Tuesday, 29 September 2020
Friday, 25 September 2020
I found myself alone in London one day, heading to a book launch promising a keynote lecture by Stephen Greenblatt, the Renaissance expert. It was quite disappointing so I won't dwell on it, but it did give me the chance to go up the Shard to do some photography. Not being a London resident, I don't mind it (other than morally): if I lived within sight of it, I'd be looking out Guy Fawkes's old recipe books. But on the basis that the only place your eyes can't be soiled by ugliness is from within said monstrosity, I bought a day-and-night ticket and paid two visits, sandwiched by the nibbles-and-anecdotes act from the august professor (surrounded, I'm sorry to say, by people who clearly thought they were the embodiment of a new Renaissance and whom either Cromwell would happily have flayed alive).
The Shard itself is clearly a monument to and a mausoleum of speculative capitalism: most of the floors were empty and the residential spaces are simply glass-and-titanium piggy banks for various shady types, but the experience was still fun. I enjoyed the Americans in the lift explaining that £35 was a lot of money for a building and a view which were both disappointing compared with the big tower in Jacksonville. Judge for yourself. I enjoyed the people on the viewing platform, discussing mortgages and yoga classes while staring idly out at one of the world's most historic and cosmopolitan cities. I appreciated the wit of an architect who designed a photography deck encased in blurry, highly-reflective glass, and I enjoyed the way the price of a cup of tea rose exponentially the higher you got up this glorious folly.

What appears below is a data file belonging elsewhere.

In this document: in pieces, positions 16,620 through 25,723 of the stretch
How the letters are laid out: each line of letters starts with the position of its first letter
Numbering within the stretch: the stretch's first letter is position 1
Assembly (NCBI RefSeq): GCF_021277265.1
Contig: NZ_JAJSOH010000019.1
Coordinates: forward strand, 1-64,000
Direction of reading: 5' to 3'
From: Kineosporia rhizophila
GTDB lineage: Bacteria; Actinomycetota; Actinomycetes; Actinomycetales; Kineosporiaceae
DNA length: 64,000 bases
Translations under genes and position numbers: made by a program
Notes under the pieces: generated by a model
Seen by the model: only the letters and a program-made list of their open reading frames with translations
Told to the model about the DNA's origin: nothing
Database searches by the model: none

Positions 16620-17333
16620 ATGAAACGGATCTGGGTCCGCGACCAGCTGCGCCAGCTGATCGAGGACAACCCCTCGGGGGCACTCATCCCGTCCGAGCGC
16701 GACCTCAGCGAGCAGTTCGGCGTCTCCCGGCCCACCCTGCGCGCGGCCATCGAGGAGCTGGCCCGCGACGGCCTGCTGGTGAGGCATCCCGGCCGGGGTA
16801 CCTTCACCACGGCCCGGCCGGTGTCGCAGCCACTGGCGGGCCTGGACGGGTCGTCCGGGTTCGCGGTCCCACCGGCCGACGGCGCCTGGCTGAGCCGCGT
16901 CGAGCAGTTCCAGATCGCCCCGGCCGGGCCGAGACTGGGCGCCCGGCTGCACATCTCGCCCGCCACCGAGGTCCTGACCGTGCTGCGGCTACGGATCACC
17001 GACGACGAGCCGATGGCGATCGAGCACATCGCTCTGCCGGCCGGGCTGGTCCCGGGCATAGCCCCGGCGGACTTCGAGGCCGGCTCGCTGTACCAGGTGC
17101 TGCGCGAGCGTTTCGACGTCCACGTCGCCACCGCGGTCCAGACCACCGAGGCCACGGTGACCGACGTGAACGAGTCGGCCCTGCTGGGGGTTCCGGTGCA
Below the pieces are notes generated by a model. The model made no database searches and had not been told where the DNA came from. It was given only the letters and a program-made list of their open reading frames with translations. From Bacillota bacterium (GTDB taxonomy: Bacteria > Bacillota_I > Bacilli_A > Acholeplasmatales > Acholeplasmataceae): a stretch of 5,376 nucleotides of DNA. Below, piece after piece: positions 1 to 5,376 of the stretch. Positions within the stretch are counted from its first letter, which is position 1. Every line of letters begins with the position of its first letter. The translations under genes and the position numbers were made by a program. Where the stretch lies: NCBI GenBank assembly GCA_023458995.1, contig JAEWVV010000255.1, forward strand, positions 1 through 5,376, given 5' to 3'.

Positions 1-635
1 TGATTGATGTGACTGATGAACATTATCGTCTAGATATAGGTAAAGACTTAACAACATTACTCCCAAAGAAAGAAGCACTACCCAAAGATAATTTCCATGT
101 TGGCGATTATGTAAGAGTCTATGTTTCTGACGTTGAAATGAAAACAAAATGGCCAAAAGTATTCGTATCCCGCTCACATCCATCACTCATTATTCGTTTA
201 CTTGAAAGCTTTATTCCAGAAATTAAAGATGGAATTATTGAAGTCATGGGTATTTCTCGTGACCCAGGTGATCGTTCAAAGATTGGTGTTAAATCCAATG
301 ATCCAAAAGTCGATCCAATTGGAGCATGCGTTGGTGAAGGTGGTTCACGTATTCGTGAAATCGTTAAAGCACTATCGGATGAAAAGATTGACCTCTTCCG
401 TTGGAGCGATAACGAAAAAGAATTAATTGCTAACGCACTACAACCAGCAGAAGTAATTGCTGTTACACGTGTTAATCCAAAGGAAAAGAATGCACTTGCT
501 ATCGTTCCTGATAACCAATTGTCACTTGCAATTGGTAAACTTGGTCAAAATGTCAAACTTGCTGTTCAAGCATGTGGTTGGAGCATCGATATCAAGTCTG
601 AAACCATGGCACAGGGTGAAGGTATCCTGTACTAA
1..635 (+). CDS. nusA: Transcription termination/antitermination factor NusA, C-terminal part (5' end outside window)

Is it better than Jacksonville? Well, given that the view encompasses every postcard of London you can buy, plus the opening credits of Eastenders and Yes Minister, I'd have to say yes, despite never having had the pleasure of Jacksonville or indeed Florida (I've been to Fayetteville, AR and Austin, TX: that's quite enough). By day, the scale of the city and its geography are revealed. By night, the city as a set of networks becomes clear. However, I'm always a bit dubious about these superior-perspective panoramas: they encourage a sense of domination, rendering the messy life of ordinary humanity invisible. It's no coincidence that mountaineering, hobby flying, aerial photography and aerial bombing were largely pioneered by the same small clique of extremely rightwing men in the early decades of the 20th century.
Thursday, 10 September 2020
These are from a visit to Calke Abbey in Derbyshire. It's very much a place that evokes differing reactions. The National Trust took it over from the last scion of the dynasty that built it, an old man who'd retreated to a room or two in this massive mansion as the impossibility of upkeep overwhelmed him. Rather than restore the place fully, the trust stabilised the building and its contents at the point they took possession. To people wanting to glory in the possessions and hegemony of the ruling classes, it's a deeply unsettling place: to those for whom 'mutatis mutandem' holds no fears it's an object lesson in decay…or perhaps progress: the best the National Trust could do for the family was to note that one of them once declined to attend a public hanging. While they owned vast estates, they made absolutely no contribution to public life, preferring (as the endless rooms of taxidermy attest) to shoot anything that moved across several continents. It's enough to make one turn to Matthew Arnold whose habitual term for the toffs was 'Barbarians'.
Tuesday, 1 September 2020
Yes, more pictures of horses and people at the world-famous (in Kerry) Puck Fair and the lesser-known Beaufort Threshing Fair - from 2015 this time.